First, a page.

The median salary for any position is public knowledge, right? Just pick that one and add to it and put that down as your expectation. It's unlikely that that would put you on the low end.

    You honestly shouldn't be concerned with what THEY want to pay you, you should be concerned with what you want to be paid.

  • DarkewolfeDarkewolfe Registered User regular
    edited April 2017
    I disagree really strongly with Mr. Fusion's advice.

    My recommendations require you to know what your target salary is ahead of time. In hiring, they're going to have a salary range already in mind. You're going to know what your target salary is. Their offer has no impact whatsoever on what the lowest salary you'll take is, so you always want them to go first. There's a chance they'll have a higher salary in mind that what you were going to ask for, so you don't want to accidentally undercut that. However, assuming they come in at a lower offer than you wanted, you just very firmly state your offer, why it's appropriate (with research and your own value to the company), and then you negotiate off of that. If they can't meet it, well, we're assuming you know what you're worth so you go find your salary elsewhere. All of this is a negotiation tactic reliant on you being an in demand skill set and a strong employee, though. If you don't know what you're worth, or you need the job more than they need the employee, then you'll have to negotiate a different way.

    In situations like I describe. You're a senior software engineer. Your target salary is 120k. The offeror may have 120-140k in mind for the hire, in which case you don't want to say 120k, because they may open up around 130 if they're impressed with you. If they offer 100k, you simply come back with your target, why it's your target, etc. You can then negotiate vacation or perks or whatever off of them if they can't go above, say, 115k.

    Darkewolfe on
    What is this I don't even.
    LostNinjaHeiradmanbLanlaorn
  • amateurhouramateurhour One day I'll be professionalhour The woods somewhere in TennesseeRegistered User regular
    Advice to throw out some ridiculously high number and also maintain radio silence until they become uncomfortable is going to end up with you not getting this job. Please do not do this.


    Arch wrote: »

    I never expected this burn from captain bushmeat
    DarkewolfezepherinDaenrisHeirPowerpuppiesQuidschuss143999ElvenshaeBurnageSkeithKarlLanlaorn
  • DarkewolfeDarkewolfe Registered User regular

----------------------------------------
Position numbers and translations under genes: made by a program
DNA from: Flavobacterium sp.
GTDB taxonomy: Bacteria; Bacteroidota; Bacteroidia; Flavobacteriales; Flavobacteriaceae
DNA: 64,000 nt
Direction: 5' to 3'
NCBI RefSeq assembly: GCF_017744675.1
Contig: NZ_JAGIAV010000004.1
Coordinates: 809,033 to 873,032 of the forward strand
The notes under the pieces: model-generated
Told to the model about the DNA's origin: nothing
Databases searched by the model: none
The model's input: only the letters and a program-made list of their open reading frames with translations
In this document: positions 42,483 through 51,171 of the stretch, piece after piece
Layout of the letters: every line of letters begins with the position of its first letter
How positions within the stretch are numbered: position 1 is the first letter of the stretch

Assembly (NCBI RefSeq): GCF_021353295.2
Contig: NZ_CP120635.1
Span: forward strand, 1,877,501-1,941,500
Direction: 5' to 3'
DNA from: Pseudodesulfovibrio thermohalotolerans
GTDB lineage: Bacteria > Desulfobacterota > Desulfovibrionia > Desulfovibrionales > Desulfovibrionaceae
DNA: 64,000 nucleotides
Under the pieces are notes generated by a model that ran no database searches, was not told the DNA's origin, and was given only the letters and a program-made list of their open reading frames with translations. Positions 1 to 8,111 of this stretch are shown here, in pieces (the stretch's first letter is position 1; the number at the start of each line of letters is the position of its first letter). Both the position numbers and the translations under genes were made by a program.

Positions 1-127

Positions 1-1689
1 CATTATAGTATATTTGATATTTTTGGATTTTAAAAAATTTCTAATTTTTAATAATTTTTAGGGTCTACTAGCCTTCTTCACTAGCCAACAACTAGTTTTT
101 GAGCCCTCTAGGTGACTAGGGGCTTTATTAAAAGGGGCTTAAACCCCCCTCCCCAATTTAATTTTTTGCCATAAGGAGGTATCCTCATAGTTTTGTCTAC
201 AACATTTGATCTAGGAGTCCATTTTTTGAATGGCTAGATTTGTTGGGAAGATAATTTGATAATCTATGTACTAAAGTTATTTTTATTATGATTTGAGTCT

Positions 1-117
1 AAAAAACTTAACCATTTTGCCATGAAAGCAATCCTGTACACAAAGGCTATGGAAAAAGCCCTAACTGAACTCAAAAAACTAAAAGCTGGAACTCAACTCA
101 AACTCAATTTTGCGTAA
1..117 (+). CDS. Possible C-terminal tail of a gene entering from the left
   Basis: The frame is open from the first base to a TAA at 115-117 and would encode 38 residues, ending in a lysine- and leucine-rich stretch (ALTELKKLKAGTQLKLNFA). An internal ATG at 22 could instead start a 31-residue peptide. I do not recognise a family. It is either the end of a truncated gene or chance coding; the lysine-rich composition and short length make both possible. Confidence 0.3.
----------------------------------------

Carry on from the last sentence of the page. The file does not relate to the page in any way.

Advice to throw out some ridiculously high number and also maintain radio silence until they become uncomfortable is going to end up with you not getting this job. Please do not do this.

    Oh, yeah. I forgot to address that specifically. You're both business parties deciding whether to continue to do business for years to come. If you act like an assholr, you're going to make a good argument for why they shouldn't hire you.

    What is this I don't even.
    zepherinElvenshaeLanlaorn
  • Mr. FusionMr. Fusion Registered User regular
    edited April 2017
    Darkewolfe wrote: »
    I disagree really strongly with Mr. Fusion's advice.

    My recommendations require you to know what your target salary is ahead of time. In hiring, they're going to have a salary range already in mind. You're going to know what your target salary is. Their offer has no impact whatsoever on what the lowest salary you'll take is, so you always want them to go first. There's a chance they'll have a higher salary in mind that what you were going to ask for, so you don't want to accidentally undercut that. However, assuming they come in at a lower offer than you wanted, you just very firmly state your offer, why it's appropriate (with research and your own value to the company), and then you negotiate off of that. If they can't meet it, well, we're assuming you know what you're worth so you go find your salary elsewhere. All of this is a negotiation tactic reliant on you being an in demand skill set and a strong employee, though. If you don't know what you're worth, or you need the job more than they need the employee, then you'll have to negotiate a different way.

    In situations like I describe. You're a senior software engineer. Your target salary is 120k. The offeror may have 120-140k in mind for the hire, in which case you don't want to say 120k, because they may open up around 130 if they're impressed with you. If they offer 100k, you simply come back with your target, why it's your target, etc. You can then negotiate vacation or perks or whatever off of them if they can't go above, say, 115k.

    Dead wrong. If you negotiate this way you've been leaving money on the table.